One of his more well-known songs, “Amor de Siempre,” is a song entirely in Spanish which set the tone for the night. The lyrics for this song really emphasize the feeling of falling in love with someone and having them on your mind wherever you go. During this moment, I watched as everyone in the crowd sang their heart out because of how sentimental the song made them feel, especially the couples who were celebrating an early Valentine’s Day. Honestly, having the opportunity to hear my favorite song in my native language was a dream come true.

If you’ve heard at least one song by Cuco, you should know anout his famous trumpet solos; to my excitement, he played beautifully for all his fans.

Cuco serenading his audience with his song, “Sunnyside” at North Park Observatory

With the night slowly coming to an end, Cuco played his hit “Sunnyside” to bring the love back into the venue for all lovers to enjoy. Luckily, we were able to hear one of his most unique & hilarious song called, “CR-V“, which was dedicated to his own car. Just imagine how amazing it is that an artist can create a song about their car and make it relatable enough for everyone to end the night with a big smile on their face.

Once the night ended, I couldn’t help but feel so relaxed from a night of “summer love” and “summer heartbreak” jams. The artist, Cuco, showed his fans how talented he is with his smooth vocals, especially while feeling ill. If there’s one thing I can say after seeing Cuco last week, I would say that his performance really set a high expectation for other artists that fit this type of genre.

If you’re interested in listening to Cuco’s music, I must prepare you ahead of time by saying, break out a box of tissues before you hear “Lo Que Siento,” because you’re going to either miss your ex, cry, or both.

Written by: Sofia Gomez

Rex Orange County at the Observatory North Park

Rex Orange County brought his signature timeless energy and love to the Observatory North Park.

As I approached the Observatory North Park to see Rex Orange County on November 13, my mouth dropped once I saw how long the line was to enter the venue.  It was fascinating to me to see so many people that were all here for the same artist and who have been touched by his music in some way.

Everyone in the crowd carried positive energy and were talking about what they were most excited for during the show.  I was lucky enough to see Rex during the summer at Mo Pop Music Festival in Detroit, so I felt as if I was familiar with his show and set before it had even started.  However, during his show in San Diego I felt a whole new aroma and experience.

Once the lights went off and the cheering started, an audio recording from a vintage film began to play.  Rex walked out on stage and colorful rainbow lights flashed on, also revealing a backdrop with a picture of a peach.  The opening song was nonetheless “Apricot Princess,” which is on my favorite album of his called, “Apricot Princess” as well.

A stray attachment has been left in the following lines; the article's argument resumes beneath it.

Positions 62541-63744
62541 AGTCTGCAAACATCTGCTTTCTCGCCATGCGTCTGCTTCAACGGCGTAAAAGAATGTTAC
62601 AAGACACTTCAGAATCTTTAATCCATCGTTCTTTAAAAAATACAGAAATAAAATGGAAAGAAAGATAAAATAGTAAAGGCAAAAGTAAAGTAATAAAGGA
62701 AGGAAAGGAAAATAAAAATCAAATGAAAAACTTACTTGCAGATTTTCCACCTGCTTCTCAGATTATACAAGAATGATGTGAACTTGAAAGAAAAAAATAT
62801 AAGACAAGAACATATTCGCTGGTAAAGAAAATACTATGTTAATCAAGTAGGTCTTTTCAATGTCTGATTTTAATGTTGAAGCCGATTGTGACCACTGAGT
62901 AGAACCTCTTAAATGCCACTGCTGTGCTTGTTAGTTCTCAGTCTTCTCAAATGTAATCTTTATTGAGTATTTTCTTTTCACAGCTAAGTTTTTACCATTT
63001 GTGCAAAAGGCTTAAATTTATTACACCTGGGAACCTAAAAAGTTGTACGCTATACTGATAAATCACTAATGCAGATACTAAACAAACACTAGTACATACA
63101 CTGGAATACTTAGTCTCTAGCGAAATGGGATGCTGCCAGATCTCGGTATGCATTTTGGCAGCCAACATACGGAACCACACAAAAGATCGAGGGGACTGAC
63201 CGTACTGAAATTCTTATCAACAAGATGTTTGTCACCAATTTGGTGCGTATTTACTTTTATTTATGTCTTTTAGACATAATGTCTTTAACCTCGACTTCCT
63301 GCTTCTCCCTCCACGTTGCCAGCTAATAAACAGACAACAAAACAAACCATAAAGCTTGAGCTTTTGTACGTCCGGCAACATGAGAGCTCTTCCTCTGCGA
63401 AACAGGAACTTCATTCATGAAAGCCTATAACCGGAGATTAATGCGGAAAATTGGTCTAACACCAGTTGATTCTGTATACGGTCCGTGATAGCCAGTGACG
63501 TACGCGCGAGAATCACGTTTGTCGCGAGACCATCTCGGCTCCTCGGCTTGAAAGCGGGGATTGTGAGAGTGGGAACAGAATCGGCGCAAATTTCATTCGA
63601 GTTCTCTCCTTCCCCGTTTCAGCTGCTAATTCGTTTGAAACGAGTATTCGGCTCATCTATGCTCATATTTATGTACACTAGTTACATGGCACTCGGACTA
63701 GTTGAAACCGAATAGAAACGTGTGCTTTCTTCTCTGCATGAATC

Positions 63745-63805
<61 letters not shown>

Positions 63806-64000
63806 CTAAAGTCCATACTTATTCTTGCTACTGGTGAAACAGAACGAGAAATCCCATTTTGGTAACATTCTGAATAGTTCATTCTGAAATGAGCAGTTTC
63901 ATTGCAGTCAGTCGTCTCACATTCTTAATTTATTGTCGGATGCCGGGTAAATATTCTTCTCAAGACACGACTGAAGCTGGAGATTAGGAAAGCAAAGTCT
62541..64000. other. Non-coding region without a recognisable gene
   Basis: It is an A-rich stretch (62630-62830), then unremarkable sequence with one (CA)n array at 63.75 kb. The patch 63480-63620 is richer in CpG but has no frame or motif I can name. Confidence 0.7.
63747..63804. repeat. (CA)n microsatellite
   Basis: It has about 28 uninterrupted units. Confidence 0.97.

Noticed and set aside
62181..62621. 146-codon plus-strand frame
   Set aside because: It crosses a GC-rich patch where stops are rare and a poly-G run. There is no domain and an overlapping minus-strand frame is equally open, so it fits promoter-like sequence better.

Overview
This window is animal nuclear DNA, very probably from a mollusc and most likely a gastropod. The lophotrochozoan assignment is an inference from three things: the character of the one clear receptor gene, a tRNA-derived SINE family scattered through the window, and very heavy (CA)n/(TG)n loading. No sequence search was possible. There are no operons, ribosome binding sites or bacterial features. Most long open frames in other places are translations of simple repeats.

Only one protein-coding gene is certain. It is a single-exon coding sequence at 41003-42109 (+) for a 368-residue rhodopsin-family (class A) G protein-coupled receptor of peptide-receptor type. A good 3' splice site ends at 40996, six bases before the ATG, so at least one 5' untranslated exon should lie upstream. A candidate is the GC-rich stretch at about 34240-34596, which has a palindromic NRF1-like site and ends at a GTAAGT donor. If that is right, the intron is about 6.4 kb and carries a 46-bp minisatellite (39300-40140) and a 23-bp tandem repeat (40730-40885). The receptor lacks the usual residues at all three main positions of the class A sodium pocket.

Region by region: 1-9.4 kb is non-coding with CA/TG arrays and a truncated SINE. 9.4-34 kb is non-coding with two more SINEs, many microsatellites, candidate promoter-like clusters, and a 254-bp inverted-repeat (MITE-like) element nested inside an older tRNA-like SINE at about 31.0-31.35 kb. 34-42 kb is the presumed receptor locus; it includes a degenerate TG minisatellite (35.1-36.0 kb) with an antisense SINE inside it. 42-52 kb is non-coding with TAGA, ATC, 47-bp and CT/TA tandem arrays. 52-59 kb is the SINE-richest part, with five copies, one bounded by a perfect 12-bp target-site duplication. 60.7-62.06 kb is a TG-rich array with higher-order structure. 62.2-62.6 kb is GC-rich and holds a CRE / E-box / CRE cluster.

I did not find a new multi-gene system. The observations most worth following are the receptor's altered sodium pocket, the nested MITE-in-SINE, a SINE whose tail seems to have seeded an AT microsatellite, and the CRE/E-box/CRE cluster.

During the middle of the show, Rex decided to switch moods with the audience and play “No One” by the one and only, Alicia Keys.  I could not believe how amazing this cover was, especially because he made it sound like his very own version of the song. He played his acoustic guitar throughout the show, including during this song, which gave it a unique twist.

After Rex left the stage to prepare for the encore, the crowd cheered “Rex” as loud as they could, waiting for him to make another appearance.  When he came back on stage and the encore had started, Rex told everyone to shout the words to “Loving is Easy” and jump as high as they could throughout the chorus.  

The energy during the entire show was through the roof and everyone in the audience left the venue out of breath.  The show was an hour and a half, but felt as if I was there for barely an hour. I felt connected with the people around me because we were all bonding over the same music together.

 

Check out Rex’s website for more on the artist.

Review by: Kylie Buckfire

FIDLAR at the Observatory North Park

FIDLAR is Zac Carper, Max Kuehn, Elvis Kuehn, and Brandon Schwartzel

FIDLAR brought their loud, SoCal skate punk sound to the Observatory North Park; never-ending moshpits ensued

FIDLAR kicked off the west coast leg of their fall North American tour on October 18th, 2018 here in San Diego at the Observatory North Park. Supporting the Los Angeles punk rock band on this leg were Toronto’s Dilly Dally and Southern California’s The Side Eyes. This would be my first time seeing FIDLAR live, and it absolutely exceeded my expectations.